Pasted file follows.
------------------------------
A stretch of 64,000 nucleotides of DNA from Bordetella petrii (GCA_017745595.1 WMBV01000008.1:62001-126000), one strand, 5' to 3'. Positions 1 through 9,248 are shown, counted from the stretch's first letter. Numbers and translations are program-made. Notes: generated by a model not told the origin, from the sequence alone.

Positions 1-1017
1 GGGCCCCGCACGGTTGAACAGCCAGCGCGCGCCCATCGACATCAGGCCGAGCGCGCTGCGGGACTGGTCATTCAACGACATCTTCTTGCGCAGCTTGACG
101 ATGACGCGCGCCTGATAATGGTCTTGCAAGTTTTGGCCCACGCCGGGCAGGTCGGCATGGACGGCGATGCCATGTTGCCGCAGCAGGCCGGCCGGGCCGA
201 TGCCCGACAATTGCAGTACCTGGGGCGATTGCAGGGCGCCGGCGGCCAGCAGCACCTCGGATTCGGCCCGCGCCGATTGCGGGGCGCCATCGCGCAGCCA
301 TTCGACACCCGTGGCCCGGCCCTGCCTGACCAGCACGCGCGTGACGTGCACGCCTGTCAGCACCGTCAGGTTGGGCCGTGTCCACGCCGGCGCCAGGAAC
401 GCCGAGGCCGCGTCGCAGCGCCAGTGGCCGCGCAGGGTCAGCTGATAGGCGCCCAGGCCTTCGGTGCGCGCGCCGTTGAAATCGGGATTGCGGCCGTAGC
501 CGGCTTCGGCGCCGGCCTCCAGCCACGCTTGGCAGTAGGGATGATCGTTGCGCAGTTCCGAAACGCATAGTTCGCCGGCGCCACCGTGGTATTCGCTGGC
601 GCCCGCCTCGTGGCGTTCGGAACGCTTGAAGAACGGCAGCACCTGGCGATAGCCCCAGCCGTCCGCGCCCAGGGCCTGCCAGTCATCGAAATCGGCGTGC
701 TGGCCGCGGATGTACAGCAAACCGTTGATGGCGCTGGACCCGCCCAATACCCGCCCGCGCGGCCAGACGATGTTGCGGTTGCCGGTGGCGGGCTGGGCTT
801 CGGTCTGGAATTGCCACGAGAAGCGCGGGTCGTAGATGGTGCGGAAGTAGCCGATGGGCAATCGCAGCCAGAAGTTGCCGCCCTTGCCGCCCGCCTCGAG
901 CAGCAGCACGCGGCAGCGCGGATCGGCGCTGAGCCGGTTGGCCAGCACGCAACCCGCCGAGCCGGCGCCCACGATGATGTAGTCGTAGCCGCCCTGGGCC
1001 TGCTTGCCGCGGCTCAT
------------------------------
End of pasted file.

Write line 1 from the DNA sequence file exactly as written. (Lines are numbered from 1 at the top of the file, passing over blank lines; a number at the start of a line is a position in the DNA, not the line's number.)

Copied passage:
A stretch of 64,000 nucleotides of DNA from Bordetella petrii (GCA_017745595.1 WMBV01000008.1:62001-126000), one strand, 5' to 3'. Positions 1 through 9,248 are shown, counted from the stretch's first letter. Numbers and translations are program-made. Notes: generated by a model not told the origin, from the sequence alone.